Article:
Joyce OreParents lighten up on children who arrive later


Any parent who has raised two or more children realizes that the more there are, the easier it is to ignore a situation than to meet the challenge one more time or to say “no” and explain “why not?

Consequently, the youngest in the family often is seen by his or her older siblings as “spoiled.” No matter how many years have passed since the youngest “never has to carry out the garbage,” or “always got to hang out at the mall on Saturday afternoons,” they “olders” consider the younger as the one who had it easy and got away with everything.

And perhaps they are right.

The oldest in a family often feels he is delegated to the three “Rs”: rules, regulations and responsibility while his younger sibling has one: relaxed.

A friend and mother of four told me her oldest daughter, at age 16 had a strict curfew: 10:30 on weeknights and midnight on weekends. “No exception.”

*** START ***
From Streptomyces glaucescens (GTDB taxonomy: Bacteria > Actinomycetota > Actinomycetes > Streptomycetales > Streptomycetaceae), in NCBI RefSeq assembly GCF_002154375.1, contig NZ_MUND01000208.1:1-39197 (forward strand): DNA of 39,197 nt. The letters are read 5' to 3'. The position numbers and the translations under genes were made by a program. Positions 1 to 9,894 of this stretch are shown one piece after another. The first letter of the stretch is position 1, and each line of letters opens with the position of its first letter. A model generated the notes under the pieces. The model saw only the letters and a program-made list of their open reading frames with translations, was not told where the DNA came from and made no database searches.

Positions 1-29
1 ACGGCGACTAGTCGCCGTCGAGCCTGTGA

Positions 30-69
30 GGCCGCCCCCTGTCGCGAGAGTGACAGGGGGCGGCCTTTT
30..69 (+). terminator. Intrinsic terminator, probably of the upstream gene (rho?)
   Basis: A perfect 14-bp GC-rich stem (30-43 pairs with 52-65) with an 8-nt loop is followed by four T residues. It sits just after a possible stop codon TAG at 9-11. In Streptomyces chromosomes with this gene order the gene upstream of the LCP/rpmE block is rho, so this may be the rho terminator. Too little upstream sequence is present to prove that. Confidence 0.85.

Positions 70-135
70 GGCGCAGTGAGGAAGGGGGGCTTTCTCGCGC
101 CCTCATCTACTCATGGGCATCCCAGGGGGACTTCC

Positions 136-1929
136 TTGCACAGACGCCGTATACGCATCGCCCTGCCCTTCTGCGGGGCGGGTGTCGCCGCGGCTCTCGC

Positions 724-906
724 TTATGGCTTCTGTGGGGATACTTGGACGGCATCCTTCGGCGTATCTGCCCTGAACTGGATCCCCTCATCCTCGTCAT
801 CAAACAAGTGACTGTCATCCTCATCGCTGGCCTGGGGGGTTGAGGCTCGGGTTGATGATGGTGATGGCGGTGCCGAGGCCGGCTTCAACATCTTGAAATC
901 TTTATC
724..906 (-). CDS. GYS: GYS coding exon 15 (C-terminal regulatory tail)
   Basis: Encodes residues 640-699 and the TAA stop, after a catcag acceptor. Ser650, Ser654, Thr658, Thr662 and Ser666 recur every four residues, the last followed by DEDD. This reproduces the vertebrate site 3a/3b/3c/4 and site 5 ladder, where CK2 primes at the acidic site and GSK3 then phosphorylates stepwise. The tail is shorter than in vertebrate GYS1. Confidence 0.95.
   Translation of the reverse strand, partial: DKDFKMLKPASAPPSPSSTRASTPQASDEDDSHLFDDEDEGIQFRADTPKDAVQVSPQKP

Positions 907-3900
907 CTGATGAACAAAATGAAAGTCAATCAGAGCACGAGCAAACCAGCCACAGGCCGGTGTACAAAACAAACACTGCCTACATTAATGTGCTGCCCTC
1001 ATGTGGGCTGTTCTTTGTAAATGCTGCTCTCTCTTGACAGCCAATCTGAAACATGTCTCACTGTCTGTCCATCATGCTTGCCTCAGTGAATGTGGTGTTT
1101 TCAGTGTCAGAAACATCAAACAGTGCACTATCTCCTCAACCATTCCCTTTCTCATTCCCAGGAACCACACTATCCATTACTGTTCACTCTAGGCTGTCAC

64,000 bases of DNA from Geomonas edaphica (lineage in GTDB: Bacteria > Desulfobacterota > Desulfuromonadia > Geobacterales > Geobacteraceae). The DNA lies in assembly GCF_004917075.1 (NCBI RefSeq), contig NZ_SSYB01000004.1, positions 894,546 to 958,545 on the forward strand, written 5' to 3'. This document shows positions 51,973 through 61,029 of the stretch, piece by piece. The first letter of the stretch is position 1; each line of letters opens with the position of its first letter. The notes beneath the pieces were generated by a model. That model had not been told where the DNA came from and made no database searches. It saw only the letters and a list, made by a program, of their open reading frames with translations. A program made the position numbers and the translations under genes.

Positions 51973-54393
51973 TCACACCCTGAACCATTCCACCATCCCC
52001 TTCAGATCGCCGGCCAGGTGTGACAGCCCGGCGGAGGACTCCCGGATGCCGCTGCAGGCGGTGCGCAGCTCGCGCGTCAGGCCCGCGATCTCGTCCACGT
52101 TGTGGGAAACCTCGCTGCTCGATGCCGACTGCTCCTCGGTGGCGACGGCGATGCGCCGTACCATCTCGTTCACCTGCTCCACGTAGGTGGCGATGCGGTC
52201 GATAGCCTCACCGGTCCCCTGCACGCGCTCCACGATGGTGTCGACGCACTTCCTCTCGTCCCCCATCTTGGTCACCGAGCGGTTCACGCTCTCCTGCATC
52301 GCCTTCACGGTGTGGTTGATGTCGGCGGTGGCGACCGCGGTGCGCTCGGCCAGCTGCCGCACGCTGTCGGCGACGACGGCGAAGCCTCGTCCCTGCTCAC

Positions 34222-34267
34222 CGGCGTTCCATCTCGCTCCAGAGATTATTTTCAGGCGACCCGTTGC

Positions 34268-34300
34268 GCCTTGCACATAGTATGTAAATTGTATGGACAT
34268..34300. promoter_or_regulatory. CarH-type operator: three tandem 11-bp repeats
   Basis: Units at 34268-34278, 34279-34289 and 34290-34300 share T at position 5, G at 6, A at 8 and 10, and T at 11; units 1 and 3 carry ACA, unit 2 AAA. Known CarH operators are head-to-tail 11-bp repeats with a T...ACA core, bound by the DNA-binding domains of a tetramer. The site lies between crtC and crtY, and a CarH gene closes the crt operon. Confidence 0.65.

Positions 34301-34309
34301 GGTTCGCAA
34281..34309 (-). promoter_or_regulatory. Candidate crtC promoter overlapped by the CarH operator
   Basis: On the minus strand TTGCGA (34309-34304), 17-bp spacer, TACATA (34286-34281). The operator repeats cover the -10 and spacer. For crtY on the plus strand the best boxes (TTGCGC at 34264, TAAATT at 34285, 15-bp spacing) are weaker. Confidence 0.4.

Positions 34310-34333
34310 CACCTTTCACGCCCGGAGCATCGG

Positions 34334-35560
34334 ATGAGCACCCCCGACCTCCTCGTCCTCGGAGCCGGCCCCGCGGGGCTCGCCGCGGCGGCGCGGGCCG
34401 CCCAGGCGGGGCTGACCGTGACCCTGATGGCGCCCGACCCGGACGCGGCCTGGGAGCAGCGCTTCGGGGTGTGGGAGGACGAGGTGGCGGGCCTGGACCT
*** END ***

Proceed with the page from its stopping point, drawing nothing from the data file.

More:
Her daughter, now grown with a family of her own, relates that when she went out for a social evening, she had to receive permission from both parents, provide a detailed information as to where she was going, with whom she was going, what time she would return, what route she would be traveling, what everyone was wearing and the telephone number of where she could be reached.

In case of a date, the same information was required in addition to the young man’s fingerprints, distinguishing birthmarks and a copy of the family tree.

“The porch was always lit and my parents met me at the front door,” she said.

“And what about your youngest sister?” I asked.

“All she had to do was leave a note if she was going to miss dinner and put out the cat when she returned home,” answered the older sister. “She was so spoiled.”



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